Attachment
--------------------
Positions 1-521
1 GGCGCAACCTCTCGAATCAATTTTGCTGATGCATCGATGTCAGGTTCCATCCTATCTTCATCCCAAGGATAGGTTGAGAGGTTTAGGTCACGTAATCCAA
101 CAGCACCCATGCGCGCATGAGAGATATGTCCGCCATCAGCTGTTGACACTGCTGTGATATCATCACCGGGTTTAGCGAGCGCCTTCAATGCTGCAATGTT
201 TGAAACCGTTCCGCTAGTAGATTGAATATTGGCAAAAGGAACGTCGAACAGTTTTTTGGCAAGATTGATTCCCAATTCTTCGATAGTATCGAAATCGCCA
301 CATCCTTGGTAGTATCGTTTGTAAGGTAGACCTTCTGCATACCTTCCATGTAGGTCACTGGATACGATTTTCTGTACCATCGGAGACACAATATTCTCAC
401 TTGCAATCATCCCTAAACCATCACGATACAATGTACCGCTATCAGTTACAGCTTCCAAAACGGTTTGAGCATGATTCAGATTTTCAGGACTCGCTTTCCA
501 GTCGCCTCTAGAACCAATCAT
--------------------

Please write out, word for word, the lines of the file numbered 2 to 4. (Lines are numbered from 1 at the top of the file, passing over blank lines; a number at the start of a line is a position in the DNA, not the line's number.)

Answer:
1 GGCGCAACCTCTCGAATCAATTTTGCTGATGCATCGATGTCAGGTTCCATCCTATCTTCATCCCAAGGATAGGTTGAGAGGTTTAGGTCACGTAATCCAA
101 CAGCACCCATGCGCGCATGAGAGATATGTCCGCCATCAGCTGTTGACACTGCTGTGATATCATCACCGGGTTTAGCGAGCGCCTTCAATGCTGCAATGTT
201 TGAAACCGTTCCGCTAGTAGATTGAATATTGGCAAAAGGAACGTCGAACAGTTTTTTGGCAAGATTGATTCCCAATTCTTCGATAGTATCGAAATCGCCA